Bergdorf Blondes by Plum Sykes

The pursuit of love in Manhattan
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The Independent Culture


I once had my hair blow-dried at Bergdorf Goodman; it was not a success. When I asked for my tangled frizz to be straightened, the stylist's eyes homed in on my crooked British teeth and the spot on my chin, and he said in a voice of pained incomprehension, "You mean you want supermodel hair?!"

Perhaps this experience means that I am not best placed to give Bergdorf Blondes the appreciation it deserves, but then who is? Unless you can boast a string of boyfriends with private jets, a personal dermatologist, and a perfect Brazilian bikini wax you will feel somewhat shut out from the glittering American world Plum Sykes chronicles with - dare I say it? - insufficient British irony. I mean, her heroines are so tough they can cope with visiting the hair salon for highlight-retouching every thirteen days. That's more often than they get to have sex.

The real irony about this self-styled apotheosis of chick lit de luxe is that the girls have no more or less success with men than fat, frumpy Bridget Jones. How can all those exhausting grooming rituals be worth it, if you still end up being serially dumped? The answer must be in the preposterous name - "Moi" - of the heroine, an English rose who, like her creator, works for a New York fashion magazine. Narcissism, not romance, is the main subject - not an unenjoyable fantasy in itself, but one which needs to be approached, perhaps, with a little more self-mockery.

In between the heroine telling us quite how pretty she is, there is a lot about designer labels. The eponymous department store is not the only beneficiary of Sykes's indiscriminate advertising. In the world of the Park Avenue Princess, ancestral diamonds simply won't do. They must be this season's Harry Winston. It's hard, at this stage, not to be afflicted by a surge of old-fashioned snobbery - these heiresses, you have to remember, are so common that they have names like Jolene. This is not to say that the book is bad. It's a clever, professionally executed piece of whimsy, fun if you've got an hour to spare. All the hype will no doubt represent a phenomenal achievement in terms of Sykes's own brand name recognition.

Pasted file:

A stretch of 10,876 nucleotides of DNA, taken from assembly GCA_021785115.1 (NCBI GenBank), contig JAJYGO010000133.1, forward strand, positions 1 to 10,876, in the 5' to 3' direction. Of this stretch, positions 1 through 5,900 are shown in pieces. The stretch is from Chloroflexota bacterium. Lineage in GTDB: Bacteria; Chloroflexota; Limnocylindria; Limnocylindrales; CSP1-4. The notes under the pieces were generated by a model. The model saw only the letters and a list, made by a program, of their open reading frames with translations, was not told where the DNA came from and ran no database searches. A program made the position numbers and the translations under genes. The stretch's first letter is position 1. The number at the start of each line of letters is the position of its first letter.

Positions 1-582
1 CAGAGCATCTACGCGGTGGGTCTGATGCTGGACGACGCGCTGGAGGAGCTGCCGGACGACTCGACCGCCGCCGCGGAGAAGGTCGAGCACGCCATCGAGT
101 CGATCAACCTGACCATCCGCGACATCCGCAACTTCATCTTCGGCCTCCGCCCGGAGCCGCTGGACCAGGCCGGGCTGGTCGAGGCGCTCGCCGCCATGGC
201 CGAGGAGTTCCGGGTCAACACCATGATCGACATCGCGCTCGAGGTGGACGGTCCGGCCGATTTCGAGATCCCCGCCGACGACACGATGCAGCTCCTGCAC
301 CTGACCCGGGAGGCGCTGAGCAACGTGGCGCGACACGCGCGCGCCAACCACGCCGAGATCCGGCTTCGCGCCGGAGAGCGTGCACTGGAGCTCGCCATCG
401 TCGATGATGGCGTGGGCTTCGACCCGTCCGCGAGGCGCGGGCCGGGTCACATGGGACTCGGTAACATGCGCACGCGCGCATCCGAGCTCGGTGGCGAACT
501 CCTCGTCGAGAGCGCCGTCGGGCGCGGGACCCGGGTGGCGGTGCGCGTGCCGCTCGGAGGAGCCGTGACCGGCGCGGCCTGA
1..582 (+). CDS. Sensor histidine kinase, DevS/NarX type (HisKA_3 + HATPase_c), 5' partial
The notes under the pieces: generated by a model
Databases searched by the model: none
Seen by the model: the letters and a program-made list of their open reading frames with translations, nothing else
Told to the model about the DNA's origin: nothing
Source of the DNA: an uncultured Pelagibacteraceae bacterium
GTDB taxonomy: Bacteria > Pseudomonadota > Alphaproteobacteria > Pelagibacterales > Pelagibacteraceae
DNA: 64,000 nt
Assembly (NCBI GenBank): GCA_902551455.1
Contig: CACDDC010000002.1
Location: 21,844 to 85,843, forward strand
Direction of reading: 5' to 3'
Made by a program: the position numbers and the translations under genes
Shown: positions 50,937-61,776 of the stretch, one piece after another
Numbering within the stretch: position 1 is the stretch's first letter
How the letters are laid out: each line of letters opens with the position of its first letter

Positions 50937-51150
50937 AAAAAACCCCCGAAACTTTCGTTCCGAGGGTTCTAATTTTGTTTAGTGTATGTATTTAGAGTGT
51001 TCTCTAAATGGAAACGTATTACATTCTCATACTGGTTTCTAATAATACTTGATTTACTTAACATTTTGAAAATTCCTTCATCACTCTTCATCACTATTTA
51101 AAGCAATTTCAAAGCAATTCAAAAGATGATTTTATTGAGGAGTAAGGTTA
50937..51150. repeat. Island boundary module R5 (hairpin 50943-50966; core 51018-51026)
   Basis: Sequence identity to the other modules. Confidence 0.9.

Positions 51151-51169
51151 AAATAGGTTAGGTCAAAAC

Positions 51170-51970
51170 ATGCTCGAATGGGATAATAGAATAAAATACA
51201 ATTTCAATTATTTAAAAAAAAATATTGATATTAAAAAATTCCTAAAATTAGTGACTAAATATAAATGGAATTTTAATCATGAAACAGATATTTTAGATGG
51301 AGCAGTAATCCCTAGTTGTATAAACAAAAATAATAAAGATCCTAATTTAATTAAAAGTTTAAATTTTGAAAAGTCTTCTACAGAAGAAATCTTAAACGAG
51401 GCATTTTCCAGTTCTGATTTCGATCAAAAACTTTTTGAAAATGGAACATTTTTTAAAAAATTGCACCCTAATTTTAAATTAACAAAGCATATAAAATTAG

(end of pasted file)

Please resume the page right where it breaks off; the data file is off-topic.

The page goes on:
It is, however, a mistake for her to drop the names of quite so many literary classics, as it raises the stakes unrealistically too high. An allusion to Edith Wharton's The House of Mirth, which explored the spiritual degradation of New York high society a century ago, makes Sykes look morally stunted rather than giving her the intellectual cachet she could easily command. This displays the same - rather endearing - naivité shown in her handling of the British press, which she has so far failed to charm. She has gone so completely native in New York that she has forgotten that self-deprecation (however false) is essential for being liked over here.

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